How to Draft a Problem Statement with AI

In this blog, learn how to craft effective problem statements using AI tools. Explore the essential components—context, knowledge gap, and significance—with insights from Moxie’s Research Article Summarizer and Literature Review Matrix Analyzer. 

The problem statement is the heartbeat of a well-written dissertation. A well-written problem statement acts as the “North Star” of a dissertation – outlining the logic of the research and helping researchers stay true to their research agenda. A problem statement is a tightly woven argument that lays out three main aspects of a research problem (Merriam & Tisdell (2016). 

A good research problem statement commonly contains the following three  elements: 

  1. Context
  2. Gap in knowledge
  3. Significance

Problem statement elements as outlined by Merriam and Tisdell (2016). 

Each problem statement component rests upon a researcher’s knowledge of the current literature about their research topic. In each area, a researcher must move beyond citing sources piecemeal and describe the current discourse around their research problem. 

Moxie’s Research Article Summarizer is engineered to summarize the salient points a researcher needs to vet an article for relevancy. Researchers can view summaries and categorize articles based upon which part of the problem statement to which they apply. Some articles will provide context, others will show what researchers have discovered about a problem. Still others will show why addressing a specific problem is necessary (significance). Of course, articles may contain material that address all three facets of a problem statement. No problem. 

The power of AI to find patterns in language comes into play when researchers use our Literature Review Matrix Analyzer to analyze a literature matrix of relevant research. A literature matrix charts key study elements such as methodology, purpose, and findings. Moxie’s tool helps researchers rapidly identify patterns, trends, and gaps in the literature. Researchers can compare their own manual analysis with Moxie’s output. Doing so often corroborates themes that a researcher has found. Conversely, Moxie may identify a potential new theme or gap that a researcher hasn’t considered.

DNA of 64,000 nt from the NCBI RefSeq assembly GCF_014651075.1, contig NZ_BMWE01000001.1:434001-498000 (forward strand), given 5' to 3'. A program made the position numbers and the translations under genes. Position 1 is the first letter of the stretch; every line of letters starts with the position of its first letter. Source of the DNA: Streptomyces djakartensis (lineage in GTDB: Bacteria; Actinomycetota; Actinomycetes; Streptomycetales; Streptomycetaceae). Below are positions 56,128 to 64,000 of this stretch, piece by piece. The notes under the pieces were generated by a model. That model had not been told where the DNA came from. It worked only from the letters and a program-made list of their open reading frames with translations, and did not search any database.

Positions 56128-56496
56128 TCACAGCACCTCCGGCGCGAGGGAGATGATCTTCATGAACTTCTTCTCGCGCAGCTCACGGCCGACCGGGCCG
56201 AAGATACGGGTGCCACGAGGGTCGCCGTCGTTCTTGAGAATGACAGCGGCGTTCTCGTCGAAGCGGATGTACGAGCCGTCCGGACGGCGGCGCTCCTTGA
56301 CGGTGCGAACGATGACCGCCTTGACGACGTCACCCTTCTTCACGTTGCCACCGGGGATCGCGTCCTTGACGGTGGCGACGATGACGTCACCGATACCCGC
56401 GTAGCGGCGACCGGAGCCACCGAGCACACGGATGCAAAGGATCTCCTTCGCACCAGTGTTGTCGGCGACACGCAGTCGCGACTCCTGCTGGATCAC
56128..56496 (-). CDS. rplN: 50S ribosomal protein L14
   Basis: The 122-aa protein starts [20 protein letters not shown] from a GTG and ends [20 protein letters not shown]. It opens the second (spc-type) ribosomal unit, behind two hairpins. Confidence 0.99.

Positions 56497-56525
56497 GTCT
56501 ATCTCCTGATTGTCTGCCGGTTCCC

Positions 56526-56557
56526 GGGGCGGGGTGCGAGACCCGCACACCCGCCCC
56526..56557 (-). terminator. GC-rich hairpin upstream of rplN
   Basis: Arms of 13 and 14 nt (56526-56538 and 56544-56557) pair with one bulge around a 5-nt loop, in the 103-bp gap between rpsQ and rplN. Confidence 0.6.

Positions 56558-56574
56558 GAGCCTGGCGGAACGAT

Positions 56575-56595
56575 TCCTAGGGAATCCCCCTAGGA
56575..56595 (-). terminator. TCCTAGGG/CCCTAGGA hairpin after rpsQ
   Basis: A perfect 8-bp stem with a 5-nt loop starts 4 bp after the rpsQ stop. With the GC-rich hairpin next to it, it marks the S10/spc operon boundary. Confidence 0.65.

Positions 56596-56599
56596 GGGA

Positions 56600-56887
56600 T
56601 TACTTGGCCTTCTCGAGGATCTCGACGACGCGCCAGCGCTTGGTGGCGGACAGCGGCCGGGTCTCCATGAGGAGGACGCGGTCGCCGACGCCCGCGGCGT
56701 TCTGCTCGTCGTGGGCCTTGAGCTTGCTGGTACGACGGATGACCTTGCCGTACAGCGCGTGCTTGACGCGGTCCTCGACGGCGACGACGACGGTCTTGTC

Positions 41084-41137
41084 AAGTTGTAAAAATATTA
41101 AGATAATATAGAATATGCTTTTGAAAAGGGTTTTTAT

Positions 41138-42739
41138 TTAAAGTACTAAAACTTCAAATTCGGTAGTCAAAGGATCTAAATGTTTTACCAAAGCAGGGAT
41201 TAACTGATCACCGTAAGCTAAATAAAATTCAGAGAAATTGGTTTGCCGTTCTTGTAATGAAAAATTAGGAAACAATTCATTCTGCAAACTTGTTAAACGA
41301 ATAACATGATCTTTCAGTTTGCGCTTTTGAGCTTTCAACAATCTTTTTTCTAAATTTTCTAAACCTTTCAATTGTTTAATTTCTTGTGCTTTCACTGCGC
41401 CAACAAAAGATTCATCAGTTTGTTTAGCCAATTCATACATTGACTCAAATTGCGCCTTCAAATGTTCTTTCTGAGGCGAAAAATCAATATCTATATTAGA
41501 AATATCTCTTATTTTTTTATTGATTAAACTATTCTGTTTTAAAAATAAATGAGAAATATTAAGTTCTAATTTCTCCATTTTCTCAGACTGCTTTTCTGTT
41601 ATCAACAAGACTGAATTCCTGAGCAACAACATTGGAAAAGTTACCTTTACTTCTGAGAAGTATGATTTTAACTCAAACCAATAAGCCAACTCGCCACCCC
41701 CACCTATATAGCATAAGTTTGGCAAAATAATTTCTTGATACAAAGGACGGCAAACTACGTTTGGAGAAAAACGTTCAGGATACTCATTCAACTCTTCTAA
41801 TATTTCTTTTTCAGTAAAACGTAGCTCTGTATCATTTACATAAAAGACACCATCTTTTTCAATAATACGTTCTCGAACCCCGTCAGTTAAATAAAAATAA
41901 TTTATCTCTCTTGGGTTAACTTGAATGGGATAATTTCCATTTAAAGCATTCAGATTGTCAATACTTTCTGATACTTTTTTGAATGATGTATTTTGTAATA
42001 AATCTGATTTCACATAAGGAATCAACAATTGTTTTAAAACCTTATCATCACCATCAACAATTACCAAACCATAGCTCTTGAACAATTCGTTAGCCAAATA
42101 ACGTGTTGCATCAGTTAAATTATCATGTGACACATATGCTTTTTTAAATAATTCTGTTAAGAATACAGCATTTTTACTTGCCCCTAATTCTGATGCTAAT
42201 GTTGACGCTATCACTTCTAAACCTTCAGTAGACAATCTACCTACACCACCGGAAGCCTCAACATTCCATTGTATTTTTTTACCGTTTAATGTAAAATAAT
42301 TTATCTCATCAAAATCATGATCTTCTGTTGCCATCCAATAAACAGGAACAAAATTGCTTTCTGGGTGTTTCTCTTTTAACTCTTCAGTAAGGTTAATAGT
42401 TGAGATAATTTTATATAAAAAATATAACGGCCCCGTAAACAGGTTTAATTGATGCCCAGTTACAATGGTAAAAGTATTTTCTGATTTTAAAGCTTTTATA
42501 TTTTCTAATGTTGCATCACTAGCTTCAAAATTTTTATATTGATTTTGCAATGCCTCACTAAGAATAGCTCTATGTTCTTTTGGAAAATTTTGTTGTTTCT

Once themes about context, knowledge gap, and significance have been identified, researchers can draft to each element. The benefit of this approach is that AI has provided an assist for the heavy lift of sorting and synthesizing research — augmenting the process but ultimately handing the reins back to the researcher. In addition to saving time, this use case helps researchers draft a problem statement that is very organized and contains each problem statement element. This use case also helps researchers overcome problem statement researchers block because during any portion of the process they can ask our tools to:

  • Clarify terms (“How is context different from setting?”)
  • Vet an article for relevancy (“Does this article help establish the need for my study?)
  • Clarify an output (“I see a different trend in these studies. Do you? Why or why not?”)
  • Review their problem statement (e.g. “Does this statement clearly articulate the gap in knowledge? Please give me feedback).

 

Finally, this use case helps research writers focus their problem framing efforts so that valuable time is not lost plucking citations and piece-mealing together a problem statement. Researchers can trust that their problem statement conforms to the norms of the form and begin shaping other aspects of their study that naturally follow from problem framing (e.g. purpose, research questions, and hypotheses). Finally, as architects of studies, researchers efficiently vet several research problems during the early phases of their study design, knowing that they are engaging with the process with fidelity. Instead of being tempted to cut corners in problem framing, this use case encourages researchers to expand and more fully consider researching problems — vetting them both for viability and feasibility based upon the current state of the research. Now that is true scholarship.

Reference

Merriam, S. B., & Tisdell, E. J. (2016). Qualitative research: A guide to design and implementation (4th ed.). Jossey Bass.

 

Drs. Kimberly Becker and Desi Richter

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